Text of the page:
Journal of Professional Nursing

Three Approaches to Use of Questioning by Clinical Lecturers: A Pilot Study

Lynne S. Giddings, RGON, RM, PhD, Associate Professor, School of Nursing & Midwifery, Auckland University of Technology
Lyn C. Dyson, RGON, MA, Senior Lecturer, Division of Nursing, University of Auckland
Mark H. Entwistle, RGON, BHSc (Nursing), ADCCN, Lecturer, School of Nursing & Midwifery, Auckland University of Technology
Rachel Macdiarmid, RGON, BA, Senior Lecturer, School of Nursing & Midwifery,  Auckland University of Technology
Dianne C. Marshall, RGON, BA, Senior Lecturer, School of Nursing & Midwifery,  Auckland University of Technology
Sandra M. Simpson, RCompN, BHSc (Nursing), Senior Lecturer, School of Nursing & Midwifery,  Auckland University of Technology

Reference:  Gidding, L., Dyson, L., Entwistle, M., Maiarmid, R., Marshall, D., Simpson, S. (2000). Cultural Safety / Kawa Whakaruruhau Ten Years On: A Personal Overview Nursing Praxis in New Zealand 15(1) 11-18

Abstract:

Abstract
In the current health care climate nurses require very good problem solving and critical thinking skills.  Questioning as a teaching strategy is viewed as one way to promote such student learning.  Using a comparative descriptive quantitative and a qualitative approach, this pilot study investigated the types of questions asked of students by lecturers working within the preceptorship model in the clinical setting. Continued…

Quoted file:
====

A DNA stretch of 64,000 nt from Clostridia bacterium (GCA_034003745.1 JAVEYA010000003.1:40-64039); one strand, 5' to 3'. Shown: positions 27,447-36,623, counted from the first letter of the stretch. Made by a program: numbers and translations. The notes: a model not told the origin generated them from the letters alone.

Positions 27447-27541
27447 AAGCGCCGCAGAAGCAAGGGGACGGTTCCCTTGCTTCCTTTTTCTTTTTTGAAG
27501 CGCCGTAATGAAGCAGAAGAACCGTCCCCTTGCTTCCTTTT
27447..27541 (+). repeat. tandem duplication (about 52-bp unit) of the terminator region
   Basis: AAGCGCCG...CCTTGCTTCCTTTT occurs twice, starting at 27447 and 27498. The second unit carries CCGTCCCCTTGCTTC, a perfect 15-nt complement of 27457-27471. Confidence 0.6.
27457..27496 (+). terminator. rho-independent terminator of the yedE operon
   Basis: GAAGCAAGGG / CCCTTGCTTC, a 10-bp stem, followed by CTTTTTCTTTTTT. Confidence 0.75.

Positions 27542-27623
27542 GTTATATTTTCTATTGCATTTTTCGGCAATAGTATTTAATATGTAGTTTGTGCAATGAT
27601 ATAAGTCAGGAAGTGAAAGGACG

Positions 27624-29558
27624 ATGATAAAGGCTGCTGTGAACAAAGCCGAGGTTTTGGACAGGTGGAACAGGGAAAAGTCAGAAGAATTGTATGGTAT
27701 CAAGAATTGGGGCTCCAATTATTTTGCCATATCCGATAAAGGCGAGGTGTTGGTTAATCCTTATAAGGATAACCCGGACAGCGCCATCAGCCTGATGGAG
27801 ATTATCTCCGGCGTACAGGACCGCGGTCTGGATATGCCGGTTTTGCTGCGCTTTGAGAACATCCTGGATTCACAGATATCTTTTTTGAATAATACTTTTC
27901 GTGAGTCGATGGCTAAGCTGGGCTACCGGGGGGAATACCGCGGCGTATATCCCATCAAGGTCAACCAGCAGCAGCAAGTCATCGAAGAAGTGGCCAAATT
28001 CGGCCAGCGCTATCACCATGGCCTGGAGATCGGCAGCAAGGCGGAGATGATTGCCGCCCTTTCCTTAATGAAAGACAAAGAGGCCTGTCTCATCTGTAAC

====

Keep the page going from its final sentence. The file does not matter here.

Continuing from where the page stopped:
Keywords
Preceptroship; nursing education; questioning; clinical teaching 

Introduction
In an applied discipline such as nursing, the quality and value of the clinical learning environment is of crucial importance.  In 1996, after much debate and consultation with clinical staff, our polytechnic school of nursing piloted the preceptor model of clinical teaching in the undergraduate programme.  Preceptorship in this context refers to a collaborative model of clinical teaching and learning involving a student, a registered nurse appointed as a preceptor, and a faculty staff member.  Research studies strongly supported the value of the model and it was adopted more widely in 1997 (Dyson & Thompson, 1996; Thompson, 1997a, 1997b).

Subscribe for full access to Nursing Praxis

Subscribe